Many parents are growing more concerned with the severe emotional and academic toll the pandemic is having on their children. Marci Greim of Poway says she’s seen the toll the public health closure order has had on her children as they’re forced to learn virtually in front of a computer.
“It’s been like watching the slow deterioration of your child’s mental well-being,” said Greim.
Compounding the problem says Greim, is the current public health order prohibiting competitive youth sports, and, in her children's case, restrictions that have closed bowling alleys.
Greim, who’s a special education teacher in Solana Beach, says her biggest concern is the lack of any social connection between friends and teachers and the impact it’s having on young students’ brain development.
But her 17-year old son Zach, who’s a high school senior, is also being recruiting by several colleges on an athletic scholarship for bowling.
However, because health orders have closed down bowling alleys, he hasn’t been able to sharpen his skills as one of the county’s top youth bowlers.
It’s forced Marci Greim to make a crucial decision; The family has been traveling out of state for tournaments.
“I’m trying desperately to find some sense of normalcy for both of my kids. I’ve had to find a way to give them something to look forward to, something to have hope for,” said Greim.
On a recent weekend, Greim’s son and 12-year old sister, who’s also a competitive bowler, prepared for an out-of-state tournament. It meant leaving during the week and completing their school work virtually, while in a hotel room under the supervision of their grandmother.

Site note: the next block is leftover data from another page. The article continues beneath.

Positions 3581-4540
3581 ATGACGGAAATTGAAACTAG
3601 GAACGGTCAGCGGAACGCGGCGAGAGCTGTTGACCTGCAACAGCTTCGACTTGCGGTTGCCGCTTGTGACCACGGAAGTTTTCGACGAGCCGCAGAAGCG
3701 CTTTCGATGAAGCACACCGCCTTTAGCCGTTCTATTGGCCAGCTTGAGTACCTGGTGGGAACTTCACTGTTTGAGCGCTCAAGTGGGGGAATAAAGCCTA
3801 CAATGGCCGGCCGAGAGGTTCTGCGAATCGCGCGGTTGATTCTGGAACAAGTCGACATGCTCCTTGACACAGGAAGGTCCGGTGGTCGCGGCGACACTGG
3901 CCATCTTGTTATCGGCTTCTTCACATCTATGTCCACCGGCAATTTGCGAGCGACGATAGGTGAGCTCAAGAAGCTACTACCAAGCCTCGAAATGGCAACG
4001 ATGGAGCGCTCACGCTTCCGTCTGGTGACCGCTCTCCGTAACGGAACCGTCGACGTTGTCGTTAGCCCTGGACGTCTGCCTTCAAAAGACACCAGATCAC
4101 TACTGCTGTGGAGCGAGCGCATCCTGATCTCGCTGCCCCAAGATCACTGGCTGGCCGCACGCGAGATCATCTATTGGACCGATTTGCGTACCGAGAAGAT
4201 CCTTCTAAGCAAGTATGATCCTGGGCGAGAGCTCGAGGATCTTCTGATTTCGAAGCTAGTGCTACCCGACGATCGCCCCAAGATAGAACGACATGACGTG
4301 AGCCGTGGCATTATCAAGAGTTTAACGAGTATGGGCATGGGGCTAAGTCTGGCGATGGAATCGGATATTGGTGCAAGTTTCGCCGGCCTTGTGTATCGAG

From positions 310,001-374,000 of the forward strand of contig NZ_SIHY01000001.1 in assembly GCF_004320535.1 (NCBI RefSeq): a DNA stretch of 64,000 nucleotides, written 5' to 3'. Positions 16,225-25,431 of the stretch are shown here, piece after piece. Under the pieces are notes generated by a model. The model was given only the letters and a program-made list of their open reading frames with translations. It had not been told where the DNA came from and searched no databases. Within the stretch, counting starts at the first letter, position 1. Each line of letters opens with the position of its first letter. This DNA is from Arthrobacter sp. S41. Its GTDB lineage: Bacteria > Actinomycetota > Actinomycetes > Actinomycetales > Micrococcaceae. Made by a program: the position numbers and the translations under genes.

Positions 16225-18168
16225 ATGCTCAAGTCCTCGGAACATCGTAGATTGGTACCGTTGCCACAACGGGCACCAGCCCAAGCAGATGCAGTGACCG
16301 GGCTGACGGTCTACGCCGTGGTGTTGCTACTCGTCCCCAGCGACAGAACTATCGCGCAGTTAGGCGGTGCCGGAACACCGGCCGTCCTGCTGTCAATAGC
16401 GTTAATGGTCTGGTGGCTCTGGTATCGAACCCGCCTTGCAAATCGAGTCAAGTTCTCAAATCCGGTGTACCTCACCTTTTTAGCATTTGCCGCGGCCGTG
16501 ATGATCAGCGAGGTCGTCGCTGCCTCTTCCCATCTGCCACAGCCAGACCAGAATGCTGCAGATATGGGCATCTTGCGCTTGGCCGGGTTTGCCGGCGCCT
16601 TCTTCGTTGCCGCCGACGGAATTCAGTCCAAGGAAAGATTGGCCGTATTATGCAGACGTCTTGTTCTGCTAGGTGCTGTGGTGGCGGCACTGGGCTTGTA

“I wish it wasn’t that way, but at least they’re not missing out on school while they’re traveling for their sport, said Greim.
“Out of all 50-states in the country, California is the last state that does not have bowling alleys open in any capacity,” said Zach Greim, who has 12 perfect games on his resume.
Zach is a two-time San Diego Youth Bowler of the Year. He’s currently considering college scholarship offers in Illinois and Iowa, where bowling is a sanctioned sport.
“We kind of have a disadvantage at every competition we go to. When we do get to bowl out of state, it has a nice feeling, but at the same time, we know we could be doing better if we had the opportunity to practice,” said Zach Greim.
Marci Greim says she is not at all concerned with her children’s health at bowling alleys. She says the bowlers are socially distanced and the alleys go out of their way to follow safety protocols.
“Actually, I feel like we’re at a lower risk participating in their sport than we are when we go to the grocery store,” said Greim.
The decision comes at a significant cost for Marci Greim, who’s a single mother. She says the family has been traveling out of state since May, several times a month. Each trip costs a minimum $500 when you factor in hotels, food, and driving costs.
“I don’t want to wait until my kids are so severely impacted that I can’t do something positive to keep their minds motivated and their spirits motivated, so this is what’s definitely the right decision for our family right now,” said Greim.